Morsi set to re-impose martial law in Egypt

INT

Struggling to subdue continuing street protests, the government of President Mohammed Morsi has approved legislation re-imposing martial law by calling on the armed forces to keep order and authorizing soldiers to arrest civilians, Egypt's state media reported on Saturday.

Morsi has not yet issued the order, the flagship state newspaper Al Ahramk reported. But even if merely a threat, the preparation of the measure suggested an escalation in the political battle between Egypt's new Islamist leaders and their secular opponents over an Islamist-backed draft constitution. The standoff has already threatened to derail the culmination of Egypt's promised transition to a constitutional democracy nearly two years after the revolt against the former leader Hosni Mubarak.

"President Morsi will soon issue a decision for the participation of the armed forces in the duties of maintaining security and protection of vital state institutions until the constitution is approved and legislative elections are finished," Al Ahram reported, suggesting that martial law would last until at least February. Parliamentary elections are expected to be held two months after the constitutional referendum, scheduled for next Saturday.

A short time later, a military spokesman read a statement over state television echoing the report of the president's order and calling for a dialogue to resolve the crisis.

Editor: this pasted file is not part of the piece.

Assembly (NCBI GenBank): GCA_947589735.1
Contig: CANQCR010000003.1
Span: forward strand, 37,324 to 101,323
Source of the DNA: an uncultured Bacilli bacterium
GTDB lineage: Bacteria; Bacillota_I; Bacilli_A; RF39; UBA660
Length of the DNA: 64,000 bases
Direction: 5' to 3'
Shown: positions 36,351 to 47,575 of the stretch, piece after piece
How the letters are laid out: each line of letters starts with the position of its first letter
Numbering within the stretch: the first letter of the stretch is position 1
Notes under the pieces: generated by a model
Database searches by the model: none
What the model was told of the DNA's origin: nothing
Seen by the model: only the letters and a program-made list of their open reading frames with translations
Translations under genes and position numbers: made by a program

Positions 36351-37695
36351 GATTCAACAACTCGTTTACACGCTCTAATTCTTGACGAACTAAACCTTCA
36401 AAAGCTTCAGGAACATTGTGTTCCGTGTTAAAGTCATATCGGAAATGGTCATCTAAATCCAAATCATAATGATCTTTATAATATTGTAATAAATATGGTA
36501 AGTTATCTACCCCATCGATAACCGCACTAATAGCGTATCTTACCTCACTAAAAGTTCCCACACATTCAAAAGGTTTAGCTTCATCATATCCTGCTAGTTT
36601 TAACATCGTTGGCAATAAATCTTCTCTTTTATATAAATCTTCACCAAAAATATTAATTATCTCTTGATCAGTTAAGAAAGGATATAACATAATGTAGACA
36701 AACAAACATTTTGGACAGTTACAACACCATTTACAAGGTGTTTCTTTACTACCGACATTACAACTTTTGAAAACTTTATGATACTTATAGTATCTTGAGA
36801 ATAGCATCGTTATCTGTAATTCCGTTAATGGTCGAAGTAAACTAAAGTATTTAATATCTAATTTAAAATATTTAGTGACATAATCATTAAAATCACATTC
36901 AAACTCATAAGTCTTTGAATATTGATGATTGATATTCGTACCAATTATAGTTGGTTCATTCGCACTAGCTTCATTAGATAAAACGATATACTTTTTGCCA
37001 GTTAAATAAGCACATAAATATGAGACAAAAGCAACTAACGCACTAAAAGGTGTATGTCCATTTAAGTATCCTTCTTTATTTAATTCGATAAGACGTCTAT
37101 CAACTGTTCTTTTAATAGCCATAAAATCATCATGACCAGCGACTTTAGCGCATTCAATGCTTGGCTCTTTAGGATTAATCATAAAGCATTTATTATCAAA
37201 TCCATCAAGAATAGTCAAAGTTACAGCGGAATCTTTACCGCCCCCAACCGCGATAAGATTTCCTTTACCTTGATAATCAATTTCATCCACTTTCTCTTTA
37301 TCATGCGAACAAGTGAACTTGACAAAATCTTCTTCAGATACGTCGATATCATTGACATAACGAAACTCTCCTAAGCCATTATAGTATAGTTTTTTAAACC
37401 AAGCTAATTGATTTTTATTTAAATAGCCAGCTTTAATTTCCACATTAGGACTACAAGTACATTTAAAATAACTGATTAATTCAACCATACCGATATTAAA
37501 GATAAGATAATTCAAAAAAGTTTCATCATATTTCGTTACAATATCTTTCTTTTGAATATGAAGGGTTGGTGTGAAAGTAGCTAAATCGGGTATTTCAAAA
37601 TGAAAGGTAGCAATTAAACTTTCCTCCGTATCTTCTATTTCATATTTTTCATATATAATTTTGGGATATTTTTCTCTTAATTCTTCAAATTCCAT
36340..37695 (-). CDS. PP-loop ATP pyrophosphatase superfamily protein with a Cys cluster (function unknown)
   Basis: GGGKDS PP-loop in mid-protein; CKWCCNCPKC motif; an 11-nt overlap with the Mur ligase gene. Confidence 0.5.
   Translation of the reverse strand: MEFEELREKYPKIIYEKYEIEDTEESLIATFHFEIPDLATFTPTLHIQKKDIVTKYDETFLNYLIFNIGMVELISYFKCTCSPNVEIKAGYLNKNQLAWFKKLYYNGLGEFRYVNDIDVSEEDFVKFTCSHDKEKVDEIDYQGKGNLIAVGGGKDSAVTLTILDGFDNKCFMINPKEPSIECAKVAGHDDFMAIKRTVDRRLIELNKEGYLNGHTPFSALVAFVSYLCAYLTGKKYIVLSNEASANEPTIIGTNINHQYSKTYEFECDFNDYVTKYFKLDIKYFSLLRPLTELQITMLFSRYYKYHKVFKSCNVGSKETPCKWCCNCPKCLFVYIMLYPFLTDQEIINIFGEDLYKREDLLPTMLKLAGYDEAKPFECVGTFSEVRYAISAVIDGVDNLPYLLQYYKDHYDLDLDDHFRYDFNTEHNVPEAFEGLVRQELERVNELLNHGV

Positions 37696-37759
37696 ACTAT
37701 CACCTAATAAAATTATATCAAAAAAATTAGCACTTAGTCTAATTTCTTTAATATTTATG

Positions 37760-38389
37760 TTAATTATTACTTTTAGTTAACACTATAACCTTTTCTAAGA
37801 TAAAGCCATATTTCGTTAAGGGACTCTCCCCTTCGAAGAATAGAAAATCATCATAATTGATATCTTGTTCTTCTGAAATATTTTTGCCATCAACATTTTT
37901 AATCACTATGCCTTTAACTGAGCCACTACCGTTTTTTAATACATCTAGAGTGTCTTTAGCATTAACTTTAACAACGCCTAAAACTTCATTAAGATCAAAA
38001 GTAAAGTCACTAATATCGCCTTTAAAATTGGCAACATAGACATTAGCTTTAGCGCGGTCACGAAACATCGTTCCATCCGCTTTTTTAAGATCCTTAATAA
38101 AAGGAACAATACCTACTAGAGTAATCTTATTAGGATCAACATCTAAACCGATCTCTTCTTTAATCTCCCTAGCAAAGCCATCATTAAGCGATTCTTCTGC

The spokesman said, "Dialogue is the best and sole way to reach consensus that achieves the interests of the nation and citizens. Anything other than that puts us in a dark tunnel with drastic consequences."

Al Ahram reported that the defence minister would determine the scope of the military's role. Military officers would be authorized to act as police and "to use force to the extent necessary to perform their duty," the newspaper stated.

A need to rely on the military to secure a referendum to approve the new charter could undermine Morsi's efforts to present the documents as an expression of national consensus that might resolve the crisis.

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